Why Should Believers Choose Faith-Based Counseling?

By Kate McMahon

In this modern life, stress is becoming more and more of a constant in peoples' lives. Millions of people of all ages have sought the advice of trained professionals when problems seem insurmountable. However, choosing the person who will provide this help is a step that must be taken with care. For Christians, faith-based counseling offers the probability that counselor and client will share common ground.

Many people find the idea of counseling frightening or repugnant. They either deny the severity of personal problems, feel that they are capable of handling them alone, or are afraid that there is some kind of stigma involved with admitting they need help. Many, especially those with addictions, blame everyone but themselves for their problems.

Once people acknowledge the need for counseling, either alone or as a couple or family, then the choice of a counselor becomes important. The world view of the counselor will dictate the approach used and the end results desired. This is one reason for choosing an advisor who shares a fundamental belief system with the person or persons needing help.

For instance, forgiveness is a fundamental rule and tool for Christians. It is human nature to hold on to resentment, hurt, and self-recrimination. Moving beyond a problem and making a fresh start is harder when bitterness and unforgiveness is not dealt with. Some programs of healing start with confrontation of others, not in a forgiving spirit but in a systematic understanding, acceptance, and 'bringing it all out in the open' manner.

For many, this keeps the focus on what others have done rather than on personal responsibility. A Christian is expected to recognize what others have done, offer and seek forgiveness, and then turn to God to get healing from bad experiences and move forward personally. Whether or not the other parties involved respond in a spirit of reconciliation is not of paramount importance.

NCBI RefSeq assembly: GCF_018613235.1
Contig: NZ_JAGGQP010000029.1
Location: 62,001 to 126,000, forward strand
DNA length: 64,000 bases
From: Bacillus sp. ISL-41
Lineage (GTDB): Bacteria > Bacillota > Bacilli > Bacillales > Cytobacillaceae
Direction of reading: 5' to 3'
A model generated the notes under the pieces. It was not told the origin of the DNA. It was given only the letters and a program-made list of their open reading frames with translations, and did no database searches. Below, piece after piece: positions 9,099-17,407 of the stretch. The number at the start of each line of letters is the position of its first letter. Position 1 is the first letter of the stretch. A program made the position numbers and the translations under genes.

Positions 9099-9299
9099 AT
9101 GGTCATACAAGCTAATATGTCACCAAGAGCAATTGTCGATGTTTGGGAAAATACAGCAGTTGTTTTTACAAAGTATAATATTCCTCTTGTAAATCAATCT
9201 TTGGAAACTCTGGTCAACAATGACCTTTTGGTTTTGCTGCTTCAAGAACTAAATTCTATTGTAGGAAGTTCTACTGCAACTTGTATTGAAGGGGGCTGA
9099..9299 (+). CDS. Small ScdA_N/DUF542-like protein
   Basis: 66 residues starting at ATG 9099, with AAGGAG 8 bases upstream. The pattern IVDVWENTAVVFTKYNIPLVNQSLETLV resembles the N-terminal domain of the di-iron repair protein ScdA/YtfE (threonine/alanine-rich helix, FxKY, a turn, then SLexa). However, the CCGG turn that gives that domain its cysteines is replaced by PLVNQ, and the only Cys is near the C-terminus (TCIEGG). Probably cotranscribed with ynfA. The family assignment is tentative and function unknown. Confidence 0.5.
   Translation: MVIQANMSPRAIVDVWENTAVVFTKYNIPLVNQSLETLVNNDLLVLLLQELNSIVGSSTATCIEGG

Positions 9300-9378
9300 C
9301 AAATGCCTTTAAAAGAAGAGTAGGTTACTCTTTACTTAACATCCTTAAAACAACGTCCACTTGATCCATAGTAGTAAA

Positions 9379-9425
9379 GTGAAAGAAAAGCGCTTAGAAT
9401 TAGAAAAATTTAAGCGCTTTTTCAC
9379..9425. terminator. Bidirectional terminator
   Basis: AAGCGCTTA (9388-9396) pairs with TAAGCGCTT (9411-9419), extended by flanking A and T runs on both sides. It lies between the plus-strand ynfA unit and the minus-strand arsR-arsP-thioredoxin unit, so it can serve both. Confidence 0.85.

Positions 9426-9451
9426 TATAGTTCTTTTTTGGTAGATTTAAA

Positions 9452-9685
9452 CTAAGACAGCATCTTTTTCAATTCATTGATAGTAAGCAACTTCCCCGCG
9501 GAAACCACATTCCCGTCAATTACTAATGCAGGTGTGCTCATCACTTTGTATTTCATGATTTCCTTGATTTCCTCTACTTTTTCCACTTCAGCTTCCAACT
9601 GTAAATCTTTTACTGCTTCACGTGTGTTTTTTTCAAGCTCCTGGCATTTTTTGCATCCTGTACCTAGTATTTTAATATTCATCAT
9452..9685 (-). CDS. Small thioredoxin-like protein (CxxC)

Focusing on God and His teaching helps people to take their focus off their past problems - which people can relive over and over for a lifetime - and move on to a relationship with God that helps them start anew. Changing themselves, in attitude and action, is key to successfully restoring relationships and beginning to live with hope.

Both counseled and counselor should have common ground on which to build a foundation of healthy emotional response and practical life skills. A person of faith will have a hard time trying to follow advice that is not based on biblical principles. Those who look to Christ for help will not find satisfaction in methods that do not follow His precepts of love, forgiveness, and trust.

Care must be taken to get faith-based counseling that fits a client's belief system, needs, and expectations. It is important to check both the credentials and the track record of any advisor. Of course, after a preliminary session or two, it will be apparent whether the parties will be able to work together in a productive manner.

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